Sharon Berg lives on the eastern coast of Newfoundland. She writes poetry, fiction, and nonfiction that focuses on First Nations history and education. She founded Big Pond Rumours International Literary E-Zine (for poetry, fiction and book reviews) and its associated Chapbook Press in January 2006 and closed it with the Summer issue in August 2019. She also taught elementary school for many years, as well as conducting education seminars at the university level. She can adapt her observations and comments about writing to a variety of grade levels. She connects with students of all abilities and knows that students learn best when a) they are having fun, and b) they are using multiple skills. Sharon believes that poetry is not a staid old art but a relevant and exciting opportunity for self-expression. She enjoys asking students to create 3D poetry, wherein art, geometry, and poetry are combined on one geometric shape, such as an illustrated haiku on a tetrahedron (or triangle-based pyramid).
My half-brother, Brian Purdy, began writing poetry before I did. He was six years older and my first guide in developing my skills. Brian and I both learned by doing lots of reading and even more writing. We read and wrote, we edited and consulted with our friends, and we rewrote and rewrote our poems. I read a lot of American, British, and Canadian authors. I love Earle Birney, Gwendolyn MacEwen, e.e. cummings, Kenneth Patchen, Anne Sexton, Sylvia Plath, Diane Wokoski, Robert Frost, Leonard Cohen, Bronwen Wallace, and James Reaney. I never picked out one favourite poem as I was always falling in love with a new poem as I read more of them. My perspective on the world, and therefore my favourite insights on the world, have changes as I matured and discovered different authors, but I also draw deeply on my own experiences. I believe that writing is about sharing insights.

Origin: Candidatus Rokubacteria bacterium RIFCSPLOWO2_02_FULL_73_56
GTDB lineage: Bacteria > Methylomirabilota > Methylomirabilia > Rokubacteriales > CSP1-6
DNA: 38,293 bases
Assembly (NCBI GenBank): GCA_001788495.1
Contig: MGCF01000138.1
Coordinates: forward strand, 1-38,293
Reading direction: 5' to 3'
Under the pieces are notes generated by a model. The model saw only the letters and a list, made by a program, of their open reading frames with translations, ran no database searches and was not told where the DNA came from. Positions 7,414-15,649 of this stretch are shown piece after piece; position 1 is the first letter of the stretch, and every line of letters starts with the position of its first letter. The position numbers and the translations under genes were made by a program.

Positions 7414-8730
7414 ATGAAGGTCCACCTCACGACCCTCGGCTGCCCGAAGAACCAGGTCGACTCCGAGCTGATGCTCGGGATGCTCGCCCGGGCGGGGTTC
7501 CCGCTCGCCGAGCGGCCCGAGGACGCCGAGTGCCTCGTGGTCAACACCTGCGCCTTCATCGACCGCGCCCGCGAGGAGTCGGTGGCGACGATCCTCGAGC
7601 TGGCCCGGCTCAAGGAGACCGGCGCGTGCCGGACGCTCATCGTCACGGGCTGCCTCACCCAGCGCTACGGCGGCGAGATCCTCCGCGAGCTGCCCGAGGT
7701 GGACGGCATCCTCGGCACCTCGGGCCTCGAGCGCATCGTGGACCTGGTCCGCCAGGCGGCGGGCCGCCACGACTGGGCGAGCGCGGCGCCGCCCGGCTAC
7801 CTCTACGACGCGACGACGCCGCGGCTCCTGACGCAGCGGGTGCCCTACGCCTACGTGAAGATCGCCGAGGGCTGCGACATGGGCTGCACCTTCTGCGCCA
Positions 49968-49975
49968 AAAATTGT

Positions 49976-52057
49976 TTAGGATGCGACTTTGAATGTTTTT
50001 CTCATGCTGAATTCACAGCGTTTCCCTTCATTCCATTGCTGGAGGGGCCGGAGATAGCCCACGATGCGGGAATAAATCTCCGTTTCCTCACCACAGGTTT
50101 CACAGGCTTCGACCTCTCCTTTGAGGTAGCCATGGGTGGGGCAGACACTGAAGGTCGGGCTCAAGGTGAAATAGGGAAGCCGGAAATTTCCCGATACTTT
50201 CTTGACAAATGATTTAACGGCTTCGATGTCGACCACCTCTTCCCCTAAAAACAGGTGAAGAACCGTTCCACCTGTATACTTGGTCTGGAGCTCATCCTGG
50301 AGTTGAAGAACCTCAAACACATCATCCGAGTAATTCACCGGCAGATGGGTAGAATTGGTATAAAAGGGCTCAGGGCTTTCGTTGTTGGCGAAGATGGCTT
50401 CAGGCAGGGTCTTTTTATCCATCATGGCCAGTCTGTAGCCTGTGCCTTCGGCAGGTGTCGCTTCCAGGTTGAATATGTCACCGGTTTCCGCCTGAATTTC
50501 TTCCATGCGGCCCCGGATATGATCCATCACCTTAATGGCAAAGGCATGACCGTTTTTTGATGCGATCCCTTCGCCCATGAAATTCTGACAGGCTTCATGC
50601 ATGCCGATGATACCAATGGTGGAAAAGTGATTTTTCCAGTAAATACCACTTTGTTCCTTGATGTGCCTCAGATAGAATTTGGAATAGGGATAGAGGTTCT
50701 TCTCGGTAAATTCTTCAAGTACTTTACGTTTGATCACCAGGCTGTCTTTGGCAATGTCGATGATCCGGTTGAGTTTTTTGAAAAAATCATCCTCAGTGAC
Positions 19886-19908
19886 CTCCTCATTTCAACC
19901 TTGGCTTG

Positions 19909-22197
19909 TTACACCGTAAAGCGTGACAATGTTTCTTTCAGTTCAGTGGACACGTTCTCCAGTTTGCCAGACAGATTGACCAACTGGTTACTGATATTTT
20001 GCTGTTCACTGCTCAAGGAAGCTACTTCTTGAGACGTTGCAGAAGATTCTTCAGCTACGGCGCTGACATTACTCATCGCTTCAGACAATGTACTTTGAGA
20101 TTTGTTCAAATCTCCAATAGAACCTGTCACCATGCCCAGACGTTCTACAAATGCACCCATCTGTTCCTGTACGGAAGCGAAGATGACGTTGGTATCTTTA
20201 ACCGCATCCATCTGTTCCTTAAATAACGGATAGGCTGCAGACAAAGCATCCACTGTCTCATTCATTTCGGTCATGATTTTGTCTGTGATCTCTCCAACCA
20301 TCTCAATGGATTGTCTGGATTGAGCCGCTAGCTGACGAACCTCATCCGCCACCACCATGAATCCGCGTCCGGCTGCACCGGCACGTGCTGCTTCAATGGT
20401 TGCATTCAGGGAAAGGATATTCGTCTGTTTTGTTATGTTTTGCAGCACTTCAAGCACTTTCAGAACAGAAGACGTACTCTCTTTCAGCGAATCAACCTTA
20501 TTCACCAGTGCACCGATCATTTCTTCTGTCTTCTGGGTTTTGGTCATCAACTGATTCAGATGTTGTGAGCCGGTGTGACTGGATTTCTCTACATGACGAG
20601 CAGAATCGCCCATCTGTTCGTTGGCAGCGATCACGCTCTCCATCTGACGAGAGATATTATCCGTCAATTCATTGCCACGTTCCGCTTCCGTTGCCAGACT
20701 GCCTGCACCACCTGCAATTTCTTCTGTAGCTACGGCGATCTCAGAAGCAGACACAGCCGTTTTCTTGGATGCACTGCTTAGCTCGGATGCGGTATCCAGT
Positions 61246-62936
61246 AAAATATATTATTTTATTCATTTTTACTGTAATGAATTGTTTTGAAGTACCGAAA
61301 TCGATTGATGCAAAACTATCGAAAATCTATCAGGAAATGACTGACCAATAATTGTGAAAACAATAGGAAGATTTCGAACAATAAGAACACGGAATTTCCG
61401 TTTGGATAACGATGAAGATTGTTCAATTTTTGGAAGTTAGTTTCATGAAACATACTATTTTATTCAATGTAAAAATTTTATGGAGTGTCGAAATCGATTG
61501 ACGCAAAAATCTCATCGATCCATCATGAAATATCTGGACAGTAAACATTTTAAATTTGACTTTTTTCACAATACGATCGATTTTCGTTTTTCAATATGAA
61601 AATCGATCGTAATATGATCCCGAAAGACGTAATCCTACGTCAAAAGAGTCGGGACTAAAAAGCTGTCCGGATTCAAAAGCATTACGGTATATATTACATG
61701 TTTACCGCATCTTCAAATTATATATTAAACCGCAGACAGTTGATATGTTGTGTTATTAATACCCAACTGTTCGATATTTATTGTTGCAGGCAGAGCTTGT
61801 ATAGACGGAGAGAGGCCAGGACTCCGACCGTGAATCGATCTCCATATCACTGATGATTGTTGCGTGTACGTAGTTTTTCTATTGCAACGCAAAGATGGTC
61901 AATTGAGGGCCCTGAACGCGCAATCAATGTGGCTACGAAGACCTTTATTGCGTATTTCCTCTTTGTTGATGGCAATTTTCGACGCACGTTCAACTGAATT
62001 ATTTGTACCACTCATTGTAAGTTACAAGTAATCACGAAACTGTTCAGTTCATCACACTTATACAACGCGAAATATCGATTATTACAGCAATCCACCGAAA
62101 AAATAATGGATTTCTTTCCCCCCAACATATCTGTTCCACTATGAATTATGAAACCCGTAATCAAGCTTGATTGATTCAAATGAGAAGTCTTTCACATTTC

I started writing poetry and story at the same time, in about grade 3. By grade 4 I had published a poem in The Telegram (a newspaper that was very popular then, which no longer exists). I also wrote reviews of high school performances that were published in the town newspaper, and three friends and I founded a student newspaper at my high school. My brother read me some verse by Leonard Cohen when I was in grade 4 and he was in grade 10. I always think of Brian and his basement bedroom when I read poetry I was first introduced to back then, in the 1960s.
At the same time, my brother introduced me to oil painting, and the imagery of visual art became entangled with the imagery of wordscapes in my mind. It helped me to visualize myself as an “artist,” whatever the genre. I did a lot of drawing and watercolours and sang in a group with my brother during highschool because image and sound seemed vitally important. It was a time when we still had the youthful energy to explore our talents as painters, as poets, as storywriters, all at the same time. I visualized myself in all of these roles, and my dreams were sparked.
However, when I had my first child I got so busy taking care of her that I could not focus on all of my talents, so I decided I needed to chose one. I chose poetry because the pieces were short and I figured I could write poems while the baby napped. Of course, I could have chosen any one of my talents, so I decided to give myself a year to get a major publication. If not, I would move on to painting and drawing. Well, I got three poems published in Malahat Review in that first year, which decided my focus for me. But the truth is that I never stopped drawing or writing stories either.
Poetry is sharing and expression. It uses various tools that help to leave an imprint on the reader, but its main purpose is to express an idea or a feeling or an insight. Poetry is like shorthand. It is compact. But what it is expressing can be expanded upon with reflection. Good poetry can look simple, but it is very deep and meaningful.